In the same way network slicing can be used to create several virtual networks in the wireless business, why not do it in fixed access? Not only does it allow telcos to more efficiently plan for the world of 5G transport, while simultaneously serving a variety of customers, it opens up a host of new deployment models.

Vanhastel highlighted there are several non-traditional players building their own networks, individual cities or national governments for example, though these are not the people you would want running telco services. Local authorities have plenty of experience from a civil engineering perspective, digging the trenches and deploying the networks, but with network slicing capabilities several virtual networks can be created to bring-in the right expertise to deliver the services.

This is one idea which will aid the deployment of future proof networks, though network slicing could also help co-operative efforts and co-investment from competitors. The physical deployment of the network can be shared between any number of telcos, with each then claiming their own ‘slice’ which can be managed and configured independently. Openness and collaboration seems like a nice idea, though few competitors can play nice unfailingly, but with network slicing they only have to for a set period of time (in theory) before turning their attention to their own business.

Secondly, Nokia has launched Multivendor ONU connect, which it claims is the first fully open, virtualised solution that allows telcos to connect any optical network unit (ONU). The solution takes a ‘driver’ approach to how telcos deploy and manage ONUs, allowing for ‘plug and play’ functionality. As part of Nokia’s Altiplano open programmable framework, software is decoupled to allow the ONU management to be virtualised. An open-API framework allows third-party stacks to be on-boarded in a more time-efficient manner.

The approach will offer telcos the opportunity to realise the benefits of interoperability, connecting any modem to an access platform and potentially removing the painstaking task of integration. Vanhastel said that once the whole management infrastructure is virtualized, it would be possible to connect any fibre modem to access networks without the hassle, while updates or new ONUs can be quickly introduced through software upgrades.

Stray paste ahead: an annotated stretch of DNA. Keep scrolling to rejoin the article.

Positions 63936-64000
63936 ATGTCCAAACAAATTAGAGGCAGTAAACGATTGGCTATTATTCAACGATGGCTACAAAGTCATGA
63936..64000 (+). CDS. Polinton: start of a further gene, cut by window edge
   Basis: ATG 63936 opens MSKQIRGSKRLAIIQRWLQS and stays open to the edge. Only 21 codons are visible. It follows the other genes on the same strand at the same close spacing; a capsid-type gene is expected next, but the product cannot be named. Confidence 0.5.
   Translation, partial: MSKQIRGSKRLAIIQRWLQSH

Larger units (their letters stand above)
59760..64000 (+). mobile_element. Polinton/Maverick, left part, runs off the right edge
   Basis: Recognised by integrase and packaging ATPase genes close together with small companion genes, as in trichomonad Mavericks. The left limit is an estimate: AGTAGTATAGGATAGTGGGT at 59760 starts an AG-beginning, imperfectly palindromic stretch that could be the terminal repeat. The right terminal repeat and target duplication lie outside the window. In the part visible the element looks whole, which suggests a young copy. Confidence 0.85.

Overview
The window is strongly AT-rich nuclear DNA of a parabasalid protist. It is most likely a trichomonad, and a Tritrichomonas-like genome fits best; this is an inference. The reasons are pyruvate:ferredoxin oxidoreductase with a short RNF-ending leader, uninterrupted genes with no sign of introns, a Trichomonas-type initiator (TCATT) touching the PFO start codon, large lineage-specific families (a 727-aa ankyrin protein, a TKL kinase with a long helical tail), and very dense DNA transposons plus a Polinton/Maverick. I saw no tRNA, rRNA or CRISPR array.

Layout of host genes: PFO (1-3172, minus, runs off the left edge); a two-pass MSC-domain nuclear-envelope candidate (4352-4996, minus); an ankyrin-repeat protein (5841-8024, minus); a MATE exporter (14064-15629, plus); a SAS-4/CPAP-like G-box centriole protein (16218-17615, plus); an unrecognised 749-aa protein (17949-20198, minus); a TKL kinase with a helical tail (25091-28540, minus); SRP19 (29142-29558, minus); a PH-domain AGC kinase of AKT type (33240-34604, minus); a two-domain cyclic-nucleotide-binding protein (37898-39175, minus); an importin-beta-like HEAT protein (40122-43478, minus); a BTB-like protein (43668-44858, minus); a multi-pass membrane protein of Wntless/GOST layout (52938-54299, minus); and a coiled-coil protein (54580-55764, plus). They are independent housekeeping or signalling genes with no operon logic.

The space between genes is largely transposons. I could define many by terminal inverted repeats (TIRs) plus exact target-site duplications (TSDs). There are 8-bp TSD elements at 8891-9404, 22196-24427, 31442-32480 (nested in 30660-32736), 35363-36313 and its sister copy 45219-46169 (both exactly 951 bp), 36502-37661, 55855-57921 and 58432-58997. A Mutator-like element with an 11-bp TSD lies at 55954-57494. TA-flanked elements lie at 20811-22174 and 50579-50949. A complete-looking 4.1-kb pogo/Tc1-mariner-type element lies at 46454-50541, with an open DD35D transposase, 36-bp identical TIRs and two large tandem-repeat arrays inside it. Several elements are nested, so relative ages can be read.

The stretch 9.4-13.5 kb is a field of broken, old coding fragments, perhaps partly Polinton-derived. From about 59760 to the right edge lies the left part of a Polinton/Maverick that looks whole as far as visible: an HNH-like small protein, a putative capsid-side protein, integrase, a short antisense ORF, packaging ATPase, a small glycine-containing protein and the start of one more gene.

Broadband World Forum might still be a couple of weeks away, but the Nokia marketing message is clear; simplicity and openness.

Three and O2 put positive spin on sh*t connectivity

Three and O2 have signed a deal with SSE Enterprise which will enable the pair to access its fibre ring, part of which is located in the Thames Water waste water network, to improve connectivity backhaul capabilities.

With 5G on the horizon, and demands for improved 4G experience, partnerships like this will be key to not only improve backhaul but also enable further 4G and 5G deployment by connecting cell sites and masts. Robust aggregation of fronthaul and backhaul access is necessary in order to provide greater resiliency, increase capacity and reduce latency. In other words, fibre is king if you want to meet the demands of the data-craving consumers.

Just to put things in perspective, UK data usage is set to grow thirteen-fold between 2017 and 2025 according to data from Ofcom, with the first 5G offerings set to hit the market during 2019. To meet this demand, 5G is key, enhanced 4G experience is key and backhaul is key. Fibre rules the roost.

“Networks will fundamentally underpin the UK’s digital economy and will be essential to 5G services,” said Colin Sempill, MD of SSE Enterprise Telecoms. “With this high capacity core in the London sewers, Three UK and O2 are tapping into our unique, diverse connectivity and putting their networks in a strong position to trial 5G offerings, while enhancing existing services for their customers.”

“New and innovative models are essential to improving the customer experience of mobile networks by increasing the availability of dark fibre for mobile backhaul and driving competition in the market,” said Dave Dyson, CEO of Three. “Our partnership with SSE Enterprise Telecoms and O2 is one of the first examples of using existing infrastructure to improve connectivity in an urban area.”